DHAKA: At least 11 people were killed in overnight violence as Bangladesh went to the polls for local elections, with seven of them shot dead by security forces, police said Wednesday.
The opposition said there had also been widespread vote-rigging in the council elections, held amid a deepening political crisis in the impoverished country.
Bangladesh has been plagued by unrest since 2014 elections that the opposition boycotted, with experts saying the gridlock has led to a rise in radicalism in the conservative nation, which has seen a spate of killings of atheist bloggers, religious minorities and foreigners.
Much of the latest violence was in the southern coastal town of Mathabria, where clashes broke out when thousands of ruling party supporters attacked police and border guards taking ballot boxes to the government headquarters.
“A magistrate ordered the shooting and officers fired at thousands of unruly people who attacked us with machetes, rocks and sticks,” district police chief Walid Hossain told AFP.
“Three people died on the spot and two on the way to hospital,” he said, adding that another five people were hurt.
Another police official said all the victims were supporters of the ruling Awami League who had apparently attacked police fearing a local loss for their party.
Security forces also shot and killed two people in the southeastern coastal town of Sabrang when supporters of a rebel ruling party candidate tried to snatch ballot boxes from paramilitary forces, local police chief Kabir Hossain told AFP.
Four more died in other parts of the country as voting began Tuesday in the elections for more than 6,000 local councils across the country.
A spokesman for the opposition Bangladesh Nationalist Party (BNP) said there had been widespread rigging and fraud in the polls, including ballot-stuffing by ruling party supporters.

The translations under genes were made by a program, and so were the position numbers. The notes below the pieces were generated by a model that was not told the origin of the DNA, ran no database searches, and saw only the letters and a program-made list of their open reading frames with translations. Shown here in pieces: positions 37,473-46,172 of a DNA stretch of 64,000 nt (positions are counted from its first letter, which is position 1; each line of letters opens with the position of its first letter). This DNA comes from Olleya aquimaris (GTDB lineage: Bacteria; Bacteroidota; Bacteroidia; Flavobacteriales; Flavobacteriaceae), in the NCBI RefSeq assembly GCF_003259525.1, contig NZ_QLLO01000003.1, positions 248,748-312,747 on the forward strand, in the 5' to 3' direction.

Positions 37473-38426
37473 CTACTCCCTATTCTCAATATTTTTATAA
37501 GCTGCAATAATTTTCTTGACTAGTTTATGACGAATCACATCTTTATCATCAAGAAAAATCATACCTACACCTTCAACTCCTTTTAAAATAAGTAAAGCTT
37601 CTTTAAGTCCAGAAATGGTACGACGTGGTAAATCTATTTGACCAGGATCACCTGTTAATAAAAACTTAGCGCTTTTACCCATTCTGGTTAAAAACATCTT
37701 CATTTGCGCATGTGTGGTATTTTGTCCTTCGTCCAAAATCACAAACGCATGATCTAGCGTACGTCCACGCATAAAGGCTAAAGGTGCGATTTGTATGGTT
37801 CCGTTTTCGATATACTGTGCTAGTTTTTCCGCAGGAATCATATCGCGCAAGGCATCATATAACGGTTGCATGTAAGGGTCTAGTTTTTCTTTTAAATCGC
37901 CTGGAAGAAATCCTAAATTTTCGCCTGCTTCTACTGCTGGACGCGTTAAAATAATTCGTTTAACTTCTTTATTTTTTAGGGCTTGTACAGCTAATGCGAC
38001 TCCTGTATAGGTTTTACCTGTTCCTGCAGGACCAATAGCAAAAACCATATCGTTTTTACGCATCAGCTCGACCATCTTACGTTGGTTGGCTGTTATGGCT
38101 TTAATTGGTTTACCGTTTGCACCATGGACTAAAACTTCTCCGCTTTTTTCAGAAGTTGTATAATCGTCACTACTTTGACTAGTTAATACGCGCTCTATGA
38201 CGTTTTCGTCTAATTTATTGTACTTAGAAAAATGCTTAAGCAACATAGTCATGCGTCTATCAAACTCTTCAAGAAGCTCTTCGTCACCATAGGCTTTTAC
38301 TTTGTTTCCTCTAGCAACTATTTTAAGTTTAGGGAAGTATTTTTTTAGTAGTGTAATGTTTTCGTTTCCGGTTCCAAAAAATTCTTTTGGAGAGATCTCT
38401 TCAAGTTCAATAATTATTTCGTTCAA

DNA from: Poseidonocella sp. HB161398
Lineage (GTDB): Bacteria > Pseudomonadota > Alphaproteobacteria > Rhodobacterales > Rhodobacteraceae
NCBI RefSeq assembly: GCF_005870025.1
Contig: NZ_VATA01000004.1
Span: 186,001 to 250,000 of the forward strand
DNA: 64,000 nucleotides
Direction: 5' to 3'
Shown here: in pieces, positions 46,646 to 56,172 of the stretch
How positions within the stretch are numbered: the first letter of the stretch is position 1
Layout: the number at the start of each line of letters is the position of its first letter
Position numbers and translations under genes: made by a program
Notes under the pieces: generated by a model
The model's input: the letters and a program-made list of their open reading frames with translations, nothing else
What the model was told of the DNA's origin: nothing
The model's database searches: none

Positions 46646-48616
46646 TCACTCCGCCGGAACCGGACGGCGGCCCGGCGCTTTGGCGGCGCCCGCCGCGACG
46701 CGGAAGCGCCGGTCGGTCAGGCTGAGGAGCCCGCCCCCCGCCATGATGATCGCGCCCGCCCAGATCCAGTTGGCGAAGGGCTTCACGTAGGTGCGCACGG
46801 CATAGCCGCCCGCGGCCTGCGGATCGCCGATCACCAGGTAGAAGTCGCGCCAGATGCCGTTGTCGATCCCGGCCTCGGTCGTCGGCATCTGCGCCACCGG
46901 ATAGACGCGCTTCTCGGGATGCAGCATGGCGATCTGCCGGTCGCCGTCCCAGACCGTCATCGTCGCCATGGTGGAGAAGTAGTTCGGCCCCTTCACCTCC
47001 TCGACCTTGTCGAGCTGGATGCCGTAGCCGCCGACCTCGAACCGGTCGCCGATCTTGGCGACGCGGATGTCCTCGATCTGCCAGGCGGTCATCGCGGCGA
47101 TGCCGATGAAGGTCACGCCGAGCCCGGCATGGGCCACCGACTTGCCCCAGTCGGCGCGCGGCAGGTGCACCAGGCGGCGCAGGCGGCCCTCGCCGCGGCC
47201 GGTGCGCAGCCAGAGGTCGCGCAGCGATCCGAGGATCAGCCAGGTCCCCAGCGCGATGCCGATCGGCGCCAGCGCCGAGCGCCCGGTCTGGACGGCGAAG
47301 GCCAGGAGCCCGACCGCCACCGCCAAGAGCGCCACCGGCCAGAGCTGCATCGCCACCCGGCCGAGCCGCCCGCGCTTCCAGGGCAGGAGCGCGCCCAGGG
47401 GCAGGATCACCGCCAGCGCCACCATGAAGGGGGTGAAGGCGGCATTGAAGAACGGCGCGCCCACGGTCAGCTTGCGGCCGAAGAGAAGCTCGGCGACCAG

The BNP boycotted a general election in 2014 but returned to politics last year after three months of crippling protests failed to unseat the prime minister.
“They are holding another farcical election,” party spokesman Ruhul Kabir Rizvi told AFP on Wednesday.
“Ruling party supporters controlled voting centres and stuffed ballot boxes even before the polls began. It’s nothing short of vote stealing,” he added.
Authorities were forced to suspend procedures in around 60 centres, but the election commission said the voting was largely fair.
“There were some stray incidents in some places,” said chief election commissioner Kazir Rakibuddin Ahmed.
“There has been violence and irregularities. It was unfortunate.”
The Election Commission has faced criticism in the past and last year the main opposition party pulled out of mayoral elections saying the polls were rigged.
The elections will be held in six phases over the next four months.
They will not change the political landscape of the country, but a sweeping victory would consolidate Prime Minister Sheikh Hasina’s hold on power ahead of general elections in 2019.
Local newspapers said Hasina’s Awami League had won more than two thirds of the councils in the first round of the polls.